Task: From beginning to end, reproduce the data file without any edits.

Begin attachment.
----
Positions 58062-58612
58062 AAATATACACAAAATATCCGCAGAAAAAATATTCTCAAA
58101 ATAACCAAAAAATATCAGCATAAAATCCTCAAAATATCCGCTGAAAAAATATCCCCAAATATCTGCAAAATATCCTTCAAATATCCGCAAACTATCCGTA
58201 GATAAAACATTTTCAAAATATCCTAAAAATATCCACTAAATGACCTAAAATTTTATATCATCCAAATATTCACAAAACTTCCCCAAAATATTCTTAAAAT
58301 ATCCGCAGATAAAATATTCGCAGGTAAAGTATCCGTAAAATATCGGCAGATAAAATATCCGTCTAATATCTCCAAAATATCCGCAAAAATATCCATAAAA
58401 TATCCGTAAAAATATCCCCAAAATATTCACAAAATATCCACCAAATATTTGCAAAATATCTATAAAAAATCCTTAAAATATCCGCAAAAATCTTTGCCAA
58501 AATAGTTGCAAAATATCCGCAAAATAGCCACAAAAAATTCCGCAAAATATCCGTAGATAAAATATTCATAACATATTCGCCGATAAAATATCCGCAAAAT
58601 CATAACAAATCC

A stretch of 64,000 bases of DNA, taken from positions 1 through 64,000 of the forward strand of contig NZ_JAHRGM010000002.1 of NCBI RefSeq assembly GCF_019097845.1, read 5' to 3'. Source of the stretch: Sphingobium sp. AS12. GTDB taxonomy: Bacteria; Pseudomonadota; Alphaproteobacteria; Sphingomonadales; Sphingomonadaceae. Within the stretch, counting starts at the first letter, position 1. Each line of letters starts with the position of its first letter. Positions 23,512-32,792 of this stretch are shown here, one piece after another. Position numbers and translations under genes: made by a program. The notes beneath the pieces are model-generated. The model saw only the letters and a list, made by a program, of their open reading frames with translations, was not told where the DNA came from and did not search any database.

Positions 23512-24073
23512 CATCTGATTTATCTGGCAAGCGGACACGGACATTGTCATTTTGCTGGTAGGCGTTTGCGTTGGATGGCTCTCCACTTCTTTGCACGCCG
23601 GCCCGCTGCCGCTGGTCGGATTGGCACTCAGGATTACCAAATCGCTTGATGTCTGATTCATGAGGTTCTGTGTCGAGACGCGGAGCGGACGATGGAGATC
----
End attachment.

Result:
Positions 58062-58612
58062 AAATATACACAAAATATCCGCAGAAAAAATATTCTCAAA
58101 ATAACCAAAAAATATCAGCATAAAATCCTCAAAATATCCGCTGAAAAAATATCCCCAAATATCTGCAAAATATCCTTCAAATATCCGCAAACTATCCGTA
58201 GATAAAACATTTTCAAAATATCCTAAAAATATCCACTAAATGACCTAAAATTTTATATCATCCAAATATTCACAAAACTTCCCCAAAATATTCTTAAAAT
58301 ATCCGCAGATAAAATATTCGCAGGTAAAGTATCCGTAAAATATCGGCAGATAAAATATCCGTCTAATATCTCCAAAATATCCGCAAAAATATCCATAAAA
58401 TATCCGTAAAAATATCCCCAAAATATTCACAAAATATCCACCAAATATTTGCAAAATATCTATAAAAAATCCTTAAAATATCCGCAAAAATCTTTGCCAA
58501 AATAGTTGCAAAATATCCGCAAAATAGCCACAAAAAATTCCGCAAAATATCCGTAGATAAAATATTCATAACATATTCGCCGATAAAATATCCGCAAAAT
58601 CATAACAAATCC

A stretch of 64,000 bases of DNA, taken from positions 1 through 64,000 of the forward strand of contig NZ_JAHRGM010000002.1 of NCBI RefSeq assembly GCF_019097845.1, read 5' to 3'. Source of the stretch: Sphingobium sp. AS12. GTDB taxonomy: Bacteria; Pseudomonadota; Alphaproteobacteria; Sphingomonadales; Sphingomonadaceae. Within the stretch, counting starts at the first letter, position 1. Each line of letters starts with the position of its first letter. Positions 23,512-32,792 of this stretch are shown here, one piece after another. Position numbers and translations under genes: made by a program. The notes beneath the pieces are model-generated. The model saw only the letters and a list, made by a program, of their open reading frames with translations, was not told where the DNA came from and did not search any database.

Positions 23512-24073
23512 CATCTGATTTATCTGGCAAGCGGACACGGACATTGTCATTTTGCTGGTAGGCGTTTGCGTTGGATGGCTCTCCACTTCTTTGCACGCCG
23601 GCCCGCTGCCGCTGGTCGGATTGGCACTCAGGATTACCAAATCGCTTGATGTCTGATTCATGAGGTTCTGTGTCGAGACGCGGAGCGGACGATGGAGATC